In its purest form the only equipment and materials used are a needle, thread and scissors. This form of lace making originated in Armenia where there is evidence of an Armenian needle lace making tradition dating back to the pre-Christian era. Turkish needle lace is also very popular around the world. This form however arose separately from what is usually termed needle lace and is generally referred to as knotted lace. Such lace is very durable and will not unravel if one or more loops are broken.
Beginning in the 17th century in Italy, a variety of styles developed where the work is started by securing heavier guiding threads onto a stiff background (such as thick paper) with stitches that can later be removed. The work is then built up using a variety of stitches - the most basic being a variety of buttonhole or blanket stitch. When the entire area is covered with the stitching, the stay-stitches are released and the lace comes away from the paper. See reticella.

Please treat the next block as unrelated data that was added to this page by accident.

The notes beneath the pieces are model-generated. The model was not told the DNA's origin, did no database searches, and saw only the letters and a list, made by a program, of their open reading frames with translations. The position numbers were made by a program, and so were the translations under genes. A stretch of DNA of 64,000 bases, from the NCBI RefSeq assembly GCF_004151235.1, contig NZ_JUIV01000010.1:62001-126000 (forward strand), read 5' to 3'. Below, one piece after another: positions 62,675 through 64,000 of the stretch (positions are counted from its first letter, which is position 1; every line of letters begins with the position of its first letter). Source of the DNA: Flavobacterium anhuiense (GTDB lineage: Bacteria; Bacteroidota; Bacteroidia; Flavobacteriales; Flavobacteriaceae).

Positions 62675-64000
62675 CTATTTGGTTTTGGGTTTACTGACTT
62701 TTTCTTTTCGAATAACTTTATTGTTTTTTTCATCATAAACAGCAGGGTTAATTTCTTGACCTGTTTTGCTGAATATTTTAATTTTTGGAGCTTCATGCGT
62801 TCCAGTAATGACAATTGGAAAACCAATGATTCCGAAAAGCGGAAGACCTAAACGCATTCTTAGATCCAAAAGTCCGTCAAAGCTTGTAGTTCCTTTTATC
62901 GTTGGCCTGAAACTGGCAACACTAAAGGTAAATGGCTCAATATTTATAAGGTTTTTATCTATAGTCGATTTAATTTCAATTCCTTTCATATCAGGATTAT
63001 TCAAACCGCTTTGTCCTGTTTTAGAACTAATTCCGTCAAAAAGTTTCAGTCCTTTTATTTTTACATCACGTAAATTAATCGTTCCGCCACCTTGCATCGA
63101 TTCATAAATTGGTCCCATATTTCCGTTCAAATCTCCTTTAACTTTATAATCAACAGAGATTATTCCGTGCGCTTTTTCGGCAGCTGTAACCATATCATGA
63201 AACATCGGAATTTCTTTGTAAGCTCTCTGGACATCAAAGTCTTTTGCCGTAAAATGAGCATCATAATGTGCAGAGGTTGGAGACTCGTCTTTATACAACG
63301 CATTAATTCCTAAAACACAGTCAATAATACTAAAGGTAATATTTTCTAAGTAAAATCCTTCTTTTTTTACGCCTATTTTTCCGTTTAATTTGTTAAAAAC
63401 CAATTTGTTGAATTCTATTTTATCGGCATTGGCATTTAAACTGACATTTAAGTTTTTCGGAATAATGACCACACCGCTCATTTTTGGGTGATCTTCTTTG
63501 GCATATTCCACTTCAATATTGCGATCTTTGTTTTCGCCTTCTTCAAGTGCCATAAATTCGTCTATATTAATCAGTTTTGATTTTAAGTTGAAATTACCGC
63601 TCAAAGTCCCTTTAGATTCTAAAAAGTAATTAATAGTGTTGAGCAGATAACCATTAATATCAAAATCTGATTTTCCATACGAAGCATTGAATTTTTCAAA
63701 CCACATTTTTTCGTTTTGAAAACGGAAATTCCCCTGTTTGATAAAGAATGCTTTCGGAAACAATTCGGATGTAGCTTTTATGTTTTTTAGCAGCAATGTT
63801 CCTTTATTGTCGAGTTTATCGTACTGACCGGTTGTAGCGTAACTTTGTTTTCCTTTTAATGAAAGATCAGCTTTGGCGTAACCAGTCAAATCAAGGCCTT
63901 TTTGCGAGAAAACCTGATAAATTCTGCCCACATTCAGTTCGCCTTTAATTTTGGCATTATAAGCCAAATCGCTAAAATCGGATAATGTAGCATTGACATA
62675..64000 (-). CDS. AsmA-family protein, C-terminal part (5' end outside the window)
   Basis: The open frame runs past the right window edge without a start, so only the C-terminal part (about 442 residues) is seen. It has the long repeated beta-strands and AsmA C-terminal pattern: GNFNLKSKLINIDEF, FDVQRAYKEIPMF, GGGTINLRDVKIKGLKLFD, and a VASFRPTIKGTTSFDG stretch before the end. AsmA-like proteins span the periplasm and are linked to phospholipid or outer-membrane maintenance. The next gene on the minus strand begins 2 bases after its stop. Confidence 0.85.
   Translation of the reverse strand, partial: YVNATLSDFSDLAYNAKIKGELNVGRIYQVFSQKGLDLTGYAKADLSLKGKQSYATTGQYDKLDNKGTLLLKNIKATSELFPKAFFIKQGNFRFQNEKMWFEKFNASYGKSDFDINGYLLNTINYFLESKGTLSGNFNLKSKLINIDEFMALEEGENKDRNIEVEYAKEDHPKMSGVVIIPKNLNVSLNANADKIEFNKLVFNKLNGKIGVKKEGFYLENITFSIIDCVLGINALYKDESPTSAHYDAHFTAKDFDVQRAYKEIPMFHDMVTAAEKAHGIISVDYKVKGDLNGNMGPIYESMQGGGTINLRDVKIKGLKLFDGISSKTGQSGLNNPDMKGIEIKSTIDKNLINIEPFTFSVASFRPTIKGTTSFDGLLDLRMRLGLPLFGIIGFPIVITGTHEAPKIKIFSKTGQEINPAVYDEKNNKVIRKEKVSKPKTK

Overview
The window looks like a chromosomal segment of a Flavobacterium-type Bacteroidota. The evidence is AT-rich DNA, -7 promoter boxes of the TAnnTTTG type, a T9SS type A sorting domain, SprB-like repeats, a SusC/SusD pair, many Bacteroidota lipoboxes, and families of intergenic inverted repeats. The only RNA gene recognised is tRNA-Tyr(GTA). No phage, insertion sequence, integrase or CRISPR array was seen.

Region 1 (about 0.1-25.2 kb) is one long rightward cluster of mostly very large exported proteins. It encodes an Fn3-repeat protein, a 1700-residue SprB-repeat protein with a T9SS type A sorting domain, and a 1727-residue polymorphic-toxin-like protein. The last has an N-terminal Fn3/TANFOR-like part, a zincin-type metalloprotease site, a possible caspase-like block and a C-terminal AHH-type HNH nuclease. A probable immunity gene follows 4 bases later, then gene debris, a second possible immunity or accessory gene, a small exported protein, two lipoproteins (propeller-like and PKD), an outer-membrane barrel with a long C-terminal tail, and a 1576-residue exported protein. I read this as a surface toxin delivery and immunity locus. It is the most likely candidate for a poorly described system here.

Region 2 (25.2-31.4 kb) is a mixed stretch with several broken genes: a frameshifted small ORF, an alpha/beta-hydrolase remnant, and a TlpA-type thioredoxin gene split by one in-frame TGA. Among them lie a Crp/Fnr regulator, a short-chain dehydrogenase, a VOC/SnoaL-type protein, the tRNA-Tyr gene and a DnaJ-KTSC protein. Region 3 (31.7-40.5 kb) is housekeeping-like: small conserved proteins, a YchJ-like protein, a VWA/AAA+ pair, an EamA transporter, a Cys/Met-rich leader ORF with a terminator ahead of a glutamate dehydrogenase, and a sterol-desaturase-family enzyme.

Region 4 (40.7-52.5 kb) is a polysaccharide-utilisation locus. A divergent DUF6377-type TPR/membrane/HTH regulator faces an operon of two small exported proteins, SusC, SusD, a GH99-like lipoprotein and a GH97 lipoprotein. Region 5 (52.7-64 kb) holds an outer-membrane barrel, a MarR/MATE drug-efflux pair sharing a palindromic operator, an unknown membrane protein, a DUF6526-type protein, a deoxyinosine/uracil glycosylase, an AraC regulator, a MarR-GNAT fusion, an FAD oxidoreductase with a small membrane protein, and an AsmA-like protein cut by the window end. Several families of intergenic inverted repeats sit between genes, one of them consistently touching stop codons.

Needle lace is also used to create the fillings or insertions in cutwork.
- "Structures of Antique Lace". A collection of Antique Laces. Retrieved July 26, 2005.
|Wikimedia Commons has media related to Needle lace.|
- Kenmare Lace And other forms of Irish Lace
- Needlelace - Lace Identification and Types
- Old Point Lace: How to Copy and Imitate It (1878) by Daisy Waterhouse Hawkins. Chatto and Windus, London.
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